Is this the year Utah does more for those who live in fear?
Proponents of a fully functional hate crimes law and opponents of discredited “conversion” therapies are closer to success than they’ve ever been, thanks to an evolving Utah Legislature and stronger messaging from The Church of Jesus Christ of Latter-day Saints.
Sen. Daniel Thatcher’s SB103 would add enhanced penalties when felony crime victims are targeted because of their race, religion, sexual orientation or other attributes. The bill came through committee unanimously and is headed to a vote on the Senate floor. Thatcher wisely is not claiming victory yet, but previous hate crimes bills had never made it to the floor.
What changed? For one thing, LDS Church lobbyist Marty Stephens said this year the church will not oppose a hate crimes bill. The church had stayed neutral on previous bills, too, but this time Stephens made a point of announcing it, adding that no group should be left out of any bill. That last point clarified that the church is OK with including LGBT hate crime victims.
To be sure, SB103 is a Utah-style hate crimes bill. In addition to the usual categories (age, faith, ethnicity, sexual orientation, etc.), there are enhanced penalties when people are targeted for their “matriculation.” Yes, that refers to what school they attend. Look for a future Utah-BYU stadium fight to be screened for hate crimes charges.
Opponents, including the Utah Eagle Forum and Libertas Institute, argue that choosing only certain groups for the hate crimes enhancement amounts to discrimination. No, it’s the perpetrators of these crimes who are discriminating.
Nationally, hate crimes have been making a comeback. The president’s divisive rhetoric and a sewer of hate on social media haven’t helped. In Utah, statistics haven’t been kept consistently, but it’s not hard to see examples, like the man who said, “I’m here to kill a Mexican” before beating two men in a tire shop and another who hit a man on Main Street last week apparently because he acknowledged he is gay.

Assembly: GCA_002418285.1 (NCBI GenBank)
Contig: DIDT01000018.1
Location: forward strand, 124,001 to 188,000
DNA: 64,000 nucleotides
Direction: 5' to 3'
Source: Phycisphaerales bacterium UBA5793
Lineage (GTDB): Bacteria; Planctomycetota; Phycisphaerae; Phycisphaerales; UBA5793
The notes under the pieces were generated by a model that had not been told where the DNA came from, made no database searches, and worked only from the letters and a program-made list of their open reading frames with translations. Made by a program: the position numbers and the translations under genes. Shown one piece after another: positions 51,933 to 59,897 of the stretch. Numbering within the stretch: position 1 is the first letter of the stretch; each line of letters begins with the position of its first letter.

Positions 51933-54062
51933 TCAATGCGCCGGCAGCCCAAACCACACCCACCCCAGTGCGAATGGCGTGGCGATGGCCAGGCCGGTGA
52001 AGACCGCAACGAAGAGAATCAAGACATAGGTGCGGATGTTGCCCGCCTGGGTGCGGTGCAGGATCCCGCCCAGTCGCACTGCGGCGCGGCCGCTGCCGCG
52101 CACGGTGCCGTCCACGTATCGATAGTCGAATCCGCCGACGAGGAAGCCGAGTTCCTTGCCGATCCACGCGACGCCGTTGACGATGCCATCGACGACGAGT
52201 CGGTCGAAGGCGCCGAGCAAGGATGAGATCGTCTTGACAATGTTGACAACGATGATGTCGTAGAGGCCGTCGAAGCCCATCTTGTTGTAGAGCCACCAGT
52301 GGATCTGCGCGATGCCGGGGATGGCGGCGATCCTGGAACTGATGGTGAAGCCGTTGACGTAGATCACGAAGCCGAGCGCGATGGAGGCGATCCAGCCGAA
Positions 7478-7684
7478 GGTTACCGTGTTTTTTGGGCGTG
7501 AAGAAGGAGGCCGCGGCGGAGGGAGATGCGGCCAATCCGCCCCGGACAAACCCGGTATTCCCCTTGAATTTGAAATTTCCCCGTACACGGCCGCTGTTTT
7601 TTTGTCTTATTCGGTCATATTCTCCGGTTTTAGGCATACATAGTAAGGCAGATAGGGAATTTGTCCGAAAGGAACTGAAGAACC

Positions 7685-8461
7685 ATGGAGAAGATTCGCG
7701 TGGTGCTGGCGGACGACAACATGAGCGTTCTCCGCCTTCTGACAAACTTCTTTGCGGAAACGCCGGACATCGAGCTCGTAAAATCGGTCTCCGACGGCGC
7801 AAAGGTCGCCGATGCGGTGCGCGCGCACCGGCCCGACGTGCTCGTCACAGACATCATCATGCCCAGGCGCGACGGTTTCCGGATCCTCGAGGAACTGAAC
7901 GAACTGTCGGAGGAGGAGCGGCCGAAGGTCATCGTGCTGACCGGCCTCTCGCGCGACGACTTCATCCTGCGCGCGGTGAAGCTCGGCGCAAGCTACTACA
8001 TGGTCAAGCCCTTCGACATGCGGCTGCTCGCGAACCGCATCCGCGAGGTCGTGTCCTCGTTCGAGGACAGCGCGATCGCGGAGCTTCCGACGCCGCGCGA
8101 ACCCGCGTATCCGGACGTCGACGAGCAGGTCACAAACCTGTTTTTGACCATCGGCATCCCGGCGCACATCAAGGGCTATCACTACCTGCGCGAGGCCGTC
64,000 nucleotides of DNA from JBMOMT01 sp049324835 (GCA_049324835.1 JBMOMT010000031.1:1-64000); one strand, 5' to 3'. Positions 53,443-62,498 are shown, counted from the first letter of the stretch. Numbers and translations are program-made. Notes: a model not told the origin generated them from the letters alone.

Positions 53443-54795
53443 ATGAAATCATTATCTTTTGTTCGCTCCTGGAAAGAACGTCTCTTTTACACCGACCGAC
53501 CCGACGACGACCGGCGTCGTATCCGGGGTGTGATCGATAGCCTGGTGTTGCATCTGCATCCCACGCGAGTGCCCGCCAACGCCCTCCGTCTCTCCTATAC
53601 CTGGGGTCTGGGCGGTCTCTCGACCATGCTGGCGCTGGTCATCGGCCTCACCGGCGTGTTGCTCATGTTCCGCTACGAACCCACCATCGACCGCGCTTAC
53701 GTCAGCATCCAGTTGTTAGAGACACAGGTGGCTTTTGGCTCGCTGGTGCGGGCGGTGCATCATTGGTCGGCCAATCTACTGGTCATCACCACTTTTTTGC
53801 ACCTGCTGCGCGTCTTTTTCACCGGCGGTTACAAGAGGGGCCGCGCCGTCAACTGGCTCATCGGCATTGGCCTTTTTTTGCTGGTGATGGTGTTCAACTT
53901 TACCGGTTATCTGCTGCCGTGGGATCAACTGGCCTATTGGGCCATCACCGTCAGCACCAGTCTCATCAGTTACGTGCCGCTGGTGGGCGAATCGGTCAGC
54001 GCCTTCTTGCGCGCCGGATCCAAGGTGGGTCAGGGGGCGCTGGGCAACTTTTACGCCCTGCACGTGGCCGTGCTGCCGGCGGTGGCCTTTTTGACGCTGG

Utahns recognize the need. Sixty-four percent of respondents in a recent Salt Lake Tribune-Hinckley Institute of Politics poll were in favor of beefing up Utah’s weak hate crimes law.
Then there is conversion therapy, where the acts are less violent but the damage no less real.
The therapy — various methods of directing patients to deny or suppress their sexual orientation — was never the right thing to do, but until recently it was acceptable to mainstream Utah. Now, even one of its most prominent proponents has renounced it.
House Bill 399 would prevent licensed therapists from invoking such methods with minors under their care. The bill applies only to licensed therapists. It does not apply to others, including clergy, a key distinction that helped the LDS Church stay neutral on this bill, too.
Studies have found that not only is the therapy ineffective, it’s destructive, leading to higher rates of suicide and mental health problems. Sen. Dan McCay, a Riverton Republican who is co-sponsoring the bill, stated the intent beautifully: “We want you, every one of you, to be part of the future. We don’t want to lose any of you.”
In an ideal world, no one hurts another simply because their skin color or religious beliefs or sexual identity is different, and no therapists promote harmful ideas to their vulnerable patients.
Until then, we’ll need to deter the perpetrators with our laws. The time is now, and the place is here. Utah is ready.